Tracking Allograft Outcomes Using High-throughput Whole Protein Analysis


Transplantation is the most optimal form of renal replacement therapy for end-stage kidney failure. Outcomes for renal transplantation have improved steadily since the first successful transplant in 1954, achieving >95% survival rates in the first year following transplantation [20]. However, there is a great need for biomarker discovery to further advance the field [21]. Although one-year graft survival rates are excellent, there is still a 15-20% rejection rate within the first year, despite our current immunosuppressive regimens. Further, although acute rejection episodes are readily treatable and rejection is reversed, the diagnosis of rejection currently involves a biopsy of the graft, which is an invasive procedure that can result in complications, including bleeding and graft loss . Therefore, a non-invasive peripheral blood or urine biomarker that can diagnose rejection would be transformative in the management of patients following renal transplantation.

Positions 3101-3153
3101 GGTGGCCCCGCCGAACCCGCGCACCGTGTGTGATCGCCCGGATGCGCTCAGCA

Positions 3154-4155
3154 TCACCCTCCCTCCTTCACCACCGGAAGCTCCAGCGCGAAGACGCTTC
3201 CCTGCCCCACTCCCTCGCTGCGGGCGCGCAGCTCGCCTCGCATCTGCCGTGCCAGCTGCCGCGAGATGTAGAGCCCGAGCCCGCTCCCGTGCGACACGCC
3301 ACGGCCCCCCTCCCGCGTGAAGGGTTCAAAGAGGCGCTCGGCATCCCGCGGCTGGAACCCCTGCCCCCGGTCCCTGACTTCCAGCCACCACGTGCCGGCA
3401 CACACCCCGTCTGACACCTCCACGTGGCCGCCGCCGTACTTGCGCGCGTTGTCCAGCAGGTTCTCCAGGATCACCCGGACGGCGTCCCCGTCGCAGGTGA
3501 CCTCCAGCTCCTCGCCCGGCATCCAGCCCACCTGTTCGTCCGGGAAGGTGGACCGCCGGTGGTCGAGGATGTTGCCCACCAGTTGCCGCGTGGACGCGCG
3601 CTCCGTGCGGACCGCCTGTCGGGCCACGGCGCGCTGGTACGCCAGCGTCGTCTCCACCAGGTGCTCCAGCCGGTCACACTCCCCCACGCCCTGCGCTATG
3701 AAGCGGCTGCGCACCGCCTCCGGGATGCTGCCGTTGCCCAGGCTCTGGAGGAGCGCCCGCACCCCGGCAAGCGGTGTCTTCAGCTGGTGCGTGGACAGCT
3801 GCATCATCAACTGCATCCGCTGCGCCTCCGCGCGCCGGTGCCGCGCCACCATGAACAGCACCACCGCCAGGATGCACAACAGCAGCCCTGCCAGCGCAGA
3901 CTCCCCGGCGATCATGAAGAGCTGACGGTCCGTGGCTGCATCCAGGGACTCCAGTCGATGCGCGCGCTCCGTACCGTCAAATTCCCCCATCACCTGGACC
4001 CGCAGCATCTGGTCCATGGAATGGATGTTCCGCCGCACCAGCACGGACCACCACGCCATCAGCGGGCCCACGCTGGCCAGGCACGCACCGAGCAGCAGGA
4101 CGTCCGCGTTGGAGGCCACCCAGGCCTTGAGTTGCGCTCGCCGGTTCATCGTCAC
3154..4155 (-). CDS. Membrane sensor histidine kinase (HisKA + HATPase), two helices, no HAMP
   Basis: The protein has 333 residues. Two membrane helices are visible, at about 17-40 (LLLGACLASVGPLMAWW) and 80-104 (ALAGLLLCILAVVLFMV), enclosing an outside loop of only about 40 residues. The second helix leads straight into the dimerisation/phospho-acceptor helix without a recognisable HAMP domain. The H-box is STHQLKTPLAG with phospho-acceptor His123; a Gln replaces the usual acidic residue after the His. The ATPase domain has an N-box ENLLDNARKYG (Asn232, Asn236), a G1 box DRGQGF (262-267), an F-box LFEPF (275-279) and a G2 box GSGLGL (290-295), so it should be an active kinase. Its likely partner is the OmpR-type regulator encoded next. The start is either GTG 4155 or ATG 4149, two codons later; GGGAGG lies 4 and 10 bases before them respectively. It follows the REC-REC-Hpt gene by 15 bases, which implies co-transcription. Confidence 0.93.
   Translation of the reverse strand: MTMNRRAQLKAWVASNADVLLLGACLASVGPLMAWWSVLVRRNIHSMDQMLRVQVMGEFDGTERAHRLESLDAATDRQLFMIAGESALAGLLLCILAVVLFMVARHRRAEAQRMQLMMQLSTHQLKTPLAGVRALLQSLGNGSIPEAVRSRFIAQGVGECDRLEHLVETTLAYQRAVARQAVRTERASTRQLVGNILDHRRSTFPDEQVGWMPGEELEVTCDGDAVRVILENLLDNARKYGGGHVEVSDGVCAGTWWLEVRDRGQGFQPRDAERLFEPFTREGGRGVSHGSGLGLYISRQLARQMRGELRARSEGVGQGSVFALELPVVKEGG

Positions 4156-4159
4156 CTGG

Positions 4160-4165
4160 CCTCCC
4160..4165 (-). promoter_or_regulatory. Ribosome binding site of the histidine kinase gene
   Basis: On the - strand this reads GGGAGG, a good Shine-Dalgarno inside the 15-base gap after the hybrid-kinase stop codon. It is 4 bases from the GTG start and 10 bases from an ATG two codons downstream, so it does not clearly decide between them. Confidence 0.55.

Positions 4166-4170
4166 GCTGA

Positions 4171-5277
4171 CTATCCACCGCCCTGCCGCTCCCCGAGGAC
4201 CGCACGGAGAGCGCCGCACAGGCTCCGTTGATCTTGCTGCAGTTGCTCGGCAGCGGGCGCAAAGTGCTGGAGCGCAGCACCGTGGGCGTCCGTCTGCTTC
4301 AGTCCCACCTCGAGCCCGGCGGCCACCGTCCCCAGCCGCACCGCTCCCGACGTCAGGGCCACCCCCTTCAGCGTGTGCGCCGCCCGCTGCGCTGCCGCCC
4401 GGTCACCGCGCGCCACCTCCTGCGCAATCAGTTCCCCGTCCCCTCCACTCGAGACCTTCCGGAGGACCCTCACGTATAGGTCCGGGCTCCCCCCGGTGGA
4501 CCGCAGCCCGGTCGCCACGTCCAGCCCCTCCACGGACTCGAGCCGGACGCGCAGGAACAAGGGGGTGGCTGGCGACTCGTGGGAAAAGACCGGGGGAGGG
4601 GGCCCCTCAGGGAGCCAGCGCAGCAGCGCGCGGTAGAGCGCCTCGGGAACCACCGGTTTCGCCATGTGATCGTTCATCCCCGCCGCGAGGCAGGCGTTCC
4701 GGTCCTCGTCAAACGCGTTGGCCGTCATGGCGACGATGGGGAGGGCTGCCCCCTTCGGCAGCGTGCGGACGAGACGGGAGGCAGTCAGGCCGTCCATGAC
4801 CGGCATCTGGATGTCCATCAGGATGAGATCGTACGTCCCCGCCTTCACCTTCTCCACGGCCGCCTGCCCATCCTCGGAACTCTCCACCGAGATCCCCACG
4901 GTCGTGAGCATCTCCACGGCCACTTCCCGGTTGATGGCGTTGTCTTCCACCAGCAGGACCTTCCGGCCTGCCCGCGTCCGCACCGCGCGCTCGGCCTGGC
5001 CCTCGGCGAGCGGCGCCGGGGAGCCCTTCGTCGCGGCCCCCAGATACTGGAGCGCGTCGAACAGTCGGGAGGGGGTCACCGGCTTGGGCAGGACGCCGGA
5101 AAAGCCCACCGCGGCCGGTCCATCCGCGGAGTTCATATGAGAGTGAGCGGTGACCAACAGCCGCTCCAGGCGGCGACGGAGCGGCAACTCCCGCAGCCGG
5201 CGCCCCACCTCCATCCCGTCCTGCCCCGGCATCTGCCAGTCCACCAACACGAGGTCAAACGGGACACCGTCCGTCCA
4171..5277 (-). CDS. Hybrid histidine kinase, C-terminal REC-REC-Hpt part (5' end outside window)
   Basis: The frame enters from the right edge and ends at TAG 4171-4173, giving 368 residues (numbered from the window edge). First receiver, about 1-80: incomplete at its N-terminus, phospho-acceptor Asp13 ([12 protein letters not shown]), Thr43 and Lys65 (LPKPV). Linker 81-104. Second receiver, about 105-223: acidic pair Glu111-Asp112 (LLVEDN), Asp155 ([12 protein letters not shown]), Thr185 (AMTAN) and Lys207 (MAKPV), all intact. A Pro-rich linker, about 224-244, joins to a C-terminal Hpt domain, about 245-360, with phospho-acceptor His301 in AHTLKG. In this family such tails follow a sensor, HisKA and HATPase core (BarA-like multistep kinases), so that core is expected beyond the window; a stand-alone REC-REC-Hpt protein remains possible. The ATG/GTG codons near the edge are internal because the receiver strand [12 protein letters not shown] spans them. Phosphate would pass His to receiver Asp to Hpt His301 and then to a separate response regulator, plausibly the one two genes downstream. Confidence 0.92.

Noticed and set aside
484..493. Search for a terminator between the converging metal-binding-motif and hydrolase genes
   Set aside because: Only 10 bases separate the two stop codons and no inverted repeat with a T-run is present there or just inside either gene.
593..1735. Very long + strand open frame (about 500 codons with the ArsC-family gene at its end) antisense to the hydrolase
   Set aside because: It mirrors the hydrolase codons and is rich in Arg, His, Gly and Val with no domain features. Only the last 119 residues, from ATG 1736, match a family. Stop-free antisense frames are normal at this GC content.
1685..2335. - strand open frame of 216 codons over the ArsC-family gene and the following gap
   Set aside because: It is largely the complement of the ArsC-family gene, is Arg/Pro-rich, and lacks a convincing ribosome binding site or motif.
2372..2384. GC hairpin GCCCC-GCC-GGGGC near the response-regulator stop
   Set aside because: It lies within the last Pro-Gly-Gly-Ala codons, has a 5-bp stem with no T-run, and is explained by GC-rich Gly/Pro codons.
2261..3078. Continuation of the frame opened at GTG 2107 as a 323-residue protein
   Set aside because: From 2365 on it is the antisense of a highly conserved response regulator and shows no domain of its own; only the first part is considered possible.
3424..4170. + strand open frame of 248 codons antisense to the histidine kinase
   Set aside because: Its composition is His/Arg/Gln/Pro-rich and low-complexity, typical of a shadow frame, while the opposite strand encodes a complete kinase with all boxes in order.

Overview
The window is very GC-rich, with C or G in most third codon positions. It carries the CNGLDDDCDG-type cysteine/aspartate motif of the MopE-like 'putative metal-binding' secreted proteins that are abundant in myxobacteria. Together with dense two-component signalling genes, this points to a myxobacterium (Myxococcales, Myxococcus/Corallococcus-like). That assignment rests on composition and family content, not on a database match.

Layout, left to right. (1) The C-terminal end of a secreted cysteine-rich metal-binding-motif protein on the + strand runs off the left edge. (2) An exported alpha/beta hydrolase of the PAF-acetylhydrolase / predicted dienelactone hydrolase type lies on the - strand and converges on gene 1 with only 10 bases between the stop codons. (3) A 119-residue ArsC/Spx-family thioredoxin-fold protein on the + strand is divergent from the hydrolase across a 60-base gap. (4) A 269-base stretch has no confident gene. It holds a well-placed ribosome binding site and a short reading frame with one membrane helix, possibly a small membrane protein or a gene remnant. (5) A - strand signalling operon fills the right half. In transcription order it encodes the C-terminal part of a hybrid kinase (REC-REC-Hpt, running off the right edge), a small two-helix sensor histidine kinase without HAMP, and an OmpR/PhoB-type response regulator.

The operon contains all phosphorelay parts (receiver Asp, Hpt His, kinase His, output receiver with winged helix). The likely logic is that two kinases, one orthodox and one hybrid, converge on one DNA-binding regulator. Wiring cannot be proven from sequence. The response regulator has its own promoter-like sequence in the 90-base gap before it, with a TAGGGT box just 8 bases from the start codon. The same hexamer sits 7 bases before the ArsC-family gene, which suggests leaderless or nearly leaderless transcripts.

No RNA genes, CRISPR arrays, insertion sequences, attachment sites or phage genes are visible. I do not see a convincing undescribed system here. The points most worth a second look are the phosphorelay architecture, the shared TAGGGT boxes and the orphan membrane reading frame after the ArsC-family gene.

Picture14A strong collaboration between Northwestern University and the Scripps Research Institute has led to significant advancements in genomic and bottom-up proteomic discovery for prediction of peripheral blood signatures to diagnose both acute rejection and renal allograft dysfunction. These efforts are currently funded through both U01 AI084146 and U19 AI063603. Both grants will result in the collection of serial patient samples. These samples will be invaluable in the future, and we believe that a top-down proteomic approach will complement and enrich our current studies. One early experiment for this DBP will compare the proteome of peripheral blood mononuclear cells (PBMCs) from both ‘successful’ transplants and those undergoing acute rejection to determine if specific protein isoforms are better predictors for acute rejection than methods currently in use. This experiment will be performed entirely by top-down proteomics and will benefit greatly from the “TOF Orbitrap” developed in TR&D 2. Since these experiments will rely on the tracking of proteomic profiles of several patients, the robust separations platform presented in TR&D 1 will provide the requisite analytical efficiencies, especially when combined with the integrated command and control software proposed in . As the second largest kidney transplant program in the U.S., and as an active academic program heavily involved in clinical research, particularly in multi-center trials, a close collaboration with the NRTDP seems both intuitive and logical.
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